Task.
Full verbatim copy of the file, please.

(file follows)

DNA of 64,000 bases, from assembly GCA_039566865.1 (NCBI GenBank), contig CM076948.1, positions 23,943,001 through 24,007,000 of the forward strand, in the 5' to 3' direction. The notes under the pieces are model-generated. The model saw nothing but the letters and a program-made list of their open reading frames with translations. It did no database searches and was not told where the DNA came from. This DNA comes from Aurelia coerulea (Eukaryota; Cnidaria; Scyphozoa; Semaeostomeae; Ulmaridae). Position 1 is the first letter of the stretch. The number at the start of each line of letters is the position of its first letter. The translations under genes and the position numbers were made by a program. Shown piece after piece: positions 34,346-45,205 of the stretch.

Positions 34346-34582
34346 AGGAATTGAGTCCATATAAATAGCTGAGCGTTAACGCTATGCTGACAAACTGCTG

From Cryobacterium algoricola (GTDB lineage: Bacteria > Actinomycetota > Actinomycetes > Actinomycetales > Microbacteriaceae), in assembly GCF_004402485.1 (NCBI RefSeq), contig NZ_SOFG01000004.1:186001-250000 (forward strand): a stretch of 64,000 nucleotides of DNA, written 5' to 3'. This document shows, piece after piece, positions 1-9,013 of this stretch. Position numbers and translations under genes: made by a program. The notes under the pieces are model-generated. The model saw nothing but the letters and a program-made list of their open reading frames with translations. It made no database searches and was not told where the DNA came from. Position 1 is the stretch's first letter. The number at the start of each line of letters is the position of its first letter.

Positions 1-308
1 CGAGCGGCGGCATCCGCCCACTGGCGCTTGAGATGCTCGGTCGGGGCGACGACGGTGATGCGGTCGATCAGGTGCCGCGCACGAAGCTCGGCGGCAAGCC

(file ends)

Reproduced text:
DNA of 64,000 bases, from assembly GCA_039566865.1 (NCBI GenBank), contig CM076948.1, positions 23,943,001 through 24,007,000 of the forward strand, in the 5' to 3' direction. The notes under the pieces are model-generated. The model saw nothing but the letters and a program-made list of their open reading frames with translations. It did no database searches and was not told where the DNA came from. This DNA comes from Aurelia coerulea (Eukaryota; Cnidaria; Scyphozoa; Semaeostomeae; Ulmaridae). Position 1 is the first letter of the stretch. The number at the start of each line of letters is the position of its first letter. The translations under genes and the position numbers were made by a program. Shown piece after piece: positions 34,346-45,205 of the stretch.

Positions 34346-34582
34346 AGGAATTGAGTCCATATAAATAGCTGAGCGTTAACGCTATGCTGACAAACTGCTG

From Cryobacterium algoricola (GTDB lineage: Bacteria > Actinomycetota > Actinomycetes > Actinomycetales > Microbacteriaceae), in assembly GCF_004402485.1 (NCBI RefSeq), contig NZ_SOFG01000004.1:186001-250000 (forward strand): a stretch of 64,000 nucleotides of DNA, written 5' to 3'. This document shows, piece after piece, positions 1-9,013 of this stretch. Position numbers and translations under genes: made by a program. The notes under the pieces are model-generated. The model saw nothing but the letters and a program-made list of their open reading frames with translations. It made no database searches and was not told where the DNA came from. Position 1 is the stretch's first letter. The number at the start of each line of letters is the position of its first letter.

Positions 1-308
1 CGAGCGGCGGCATCCGCCCACTGGCGCTTGAGATGCTCGGTCGGGGCGACGACGGTGATGCGGTCGATCAGGTGCCGCGCACGAAGCTCGGCGGCAAGCC